Another tool that will be demonstrated at the Aug. 31 workshop is called a foxlight. Said McInturff, “It’s kind of a yellow tube that you sit on top of a fence post or something like that, and you basically want to put it in an area where it can be seen from pretty far away.

“Because what it does is once the lights go out and it’s night outside, this foxlight starts emitting a semi-random pattern of light. … It tries to mimic the idea of you being a rancher, going out every so often and sweeping the horizon with your flashlight to look for something.”

When Rodrigues recently demonstrated the e-shepherd collar at the HREC campus for The Ukiah Daily Journal, the collar strobed after it was shaken, and it emitted a high-frequency chirping-grinding noise.

“That frequency freaks out canines,” she said. “So for dingos and for other problem animals in some livestock situations and for coyotes, this is a great option.”

Rodrigues and McInturff are currently conducting a research study on the efficacy of the foxlights, and while the efficacy of the e-shepherd collars is yet to be evaluated scientifically, Rodrigues says that the collars, which come in at less than $100 apiece, seem to be working.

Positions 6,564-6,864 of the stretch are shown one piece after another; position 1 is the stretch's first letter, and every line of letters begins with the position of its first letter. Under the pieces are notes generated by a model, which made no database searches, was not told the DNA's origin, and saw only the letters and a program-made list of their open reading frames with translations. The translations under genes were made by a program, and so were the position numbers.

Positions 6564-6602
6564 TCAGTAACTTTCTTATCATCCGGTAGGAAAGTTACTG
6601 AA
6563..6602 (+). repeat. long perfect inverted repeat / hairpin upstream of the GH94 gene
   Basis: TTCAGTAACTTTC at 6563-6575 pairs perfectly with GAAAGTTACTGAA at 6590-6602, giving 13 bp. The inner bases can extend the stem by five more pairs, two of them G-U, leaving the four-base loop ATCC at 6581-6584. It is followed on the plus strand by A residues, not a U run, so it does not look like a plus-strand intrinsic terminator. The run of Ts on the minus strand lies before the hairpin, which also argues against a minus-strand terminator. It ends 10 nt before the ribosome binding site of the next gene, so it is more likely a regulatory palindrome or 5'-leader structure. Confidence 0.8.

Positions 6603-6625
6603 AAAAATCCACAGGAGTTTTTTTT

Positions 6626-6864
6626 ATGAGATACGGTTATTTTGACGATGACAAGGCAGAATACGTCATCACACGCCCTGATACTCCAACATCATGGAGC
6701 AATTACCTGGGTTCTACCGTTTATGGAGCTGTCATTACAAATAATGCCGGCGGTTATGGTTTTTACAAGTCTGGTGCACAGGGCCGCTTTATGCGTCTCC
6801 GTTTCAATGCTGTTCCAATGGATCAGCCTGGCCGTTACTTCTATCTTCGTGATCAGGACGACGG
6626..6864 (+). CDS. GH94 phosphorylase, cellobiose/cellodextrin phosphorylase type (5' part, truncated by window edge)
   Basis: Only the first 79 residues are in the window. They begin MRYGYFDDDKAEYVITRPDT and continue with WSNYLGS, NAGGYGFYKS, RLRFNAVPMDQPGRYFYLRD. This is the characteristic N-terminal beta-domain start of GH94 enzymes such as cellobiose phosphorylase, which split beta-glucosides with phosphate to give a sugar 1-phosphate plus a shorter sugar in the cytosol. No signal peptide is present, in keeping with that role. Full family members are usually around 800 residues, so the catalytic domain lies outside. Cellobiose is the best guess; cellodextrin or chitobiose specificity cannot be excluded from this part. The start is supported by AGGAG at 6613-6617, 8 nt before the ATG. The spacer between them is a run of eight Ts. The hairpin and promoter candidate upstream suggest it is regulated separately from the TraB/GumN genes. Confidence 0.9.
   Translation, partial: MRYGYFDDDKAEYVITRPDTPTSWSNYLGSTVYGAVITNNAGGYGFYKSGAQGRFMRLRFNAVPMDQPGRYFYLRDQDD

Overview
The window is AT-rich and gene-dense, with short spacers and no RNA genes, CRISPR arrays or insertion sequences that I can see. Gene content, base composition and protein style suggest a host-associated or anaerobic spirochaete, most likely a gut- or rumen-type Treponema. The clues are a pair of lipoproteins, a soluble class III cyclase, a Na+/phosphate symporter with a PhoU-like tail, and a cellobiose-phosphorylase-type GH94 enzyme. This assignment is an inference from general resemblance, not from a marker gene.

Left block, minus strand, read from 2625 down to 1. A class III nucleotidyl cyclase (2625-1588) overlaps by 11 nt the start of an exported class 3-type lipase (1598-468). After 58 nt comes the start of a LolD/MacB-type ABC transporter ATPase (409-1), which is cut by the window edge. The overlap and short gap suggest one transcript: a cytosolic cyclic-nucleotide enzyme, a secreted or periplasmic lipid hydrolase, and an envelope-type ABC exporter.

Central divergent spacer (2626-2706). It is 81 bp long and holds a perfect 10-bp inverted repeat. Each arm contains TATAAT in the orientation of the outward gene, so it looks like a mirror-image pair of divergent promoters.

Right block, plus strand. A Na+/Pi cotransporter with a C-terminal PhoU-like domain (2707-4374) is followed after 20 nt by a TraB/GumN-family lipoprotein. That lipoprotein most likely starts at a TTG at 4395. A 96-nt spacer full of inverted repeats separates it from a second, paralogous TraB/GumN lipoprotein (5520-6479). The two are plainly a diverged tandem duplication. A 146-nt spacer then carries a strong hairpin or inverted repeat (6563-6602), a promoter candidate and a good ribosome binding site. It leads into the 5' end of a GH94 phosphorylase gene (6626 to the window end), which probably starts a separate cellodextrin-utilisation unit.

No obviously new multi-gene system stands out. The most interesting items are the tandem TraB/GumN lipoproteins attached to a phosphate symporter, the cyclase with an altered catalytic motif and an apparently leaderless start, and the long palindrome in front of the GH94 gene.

“Our bigger sheep are our rams, and they are often by themselves without guard dogs anyway, so we are testing it there,” said Rodrigues. “[W]e have lost only one ram since we have put these things out, and that’s far less than we normally lose. So, anecdotally, it looks OK. We don’t have data yet, [so] I wouldn’t recommend it, but I’d say, … if you can protect one out of every 10 animals for less than $100, and it actually works, this could be great — not just for big producers, but for small flocks that people are starting to put in their ranchettes and whatnot — so that’s what we’re testing.”

Living with Wildlife will be held at the Rod Shippey Hall, 4070 University Road, Hopland, CA 95449 from 9am to 3pm on Thursday, August 31. Visit http://bit.ly/LivingwithWildlife for event information and tickets. Deadline for registration is Monday, Aug. 28. Registration is $25; lunch is included, and no one will be turned away due to lack of funds.

For more information, contact Hannah Bird, (707) 744-1424, ext. 105, hbird@ucanr.edu.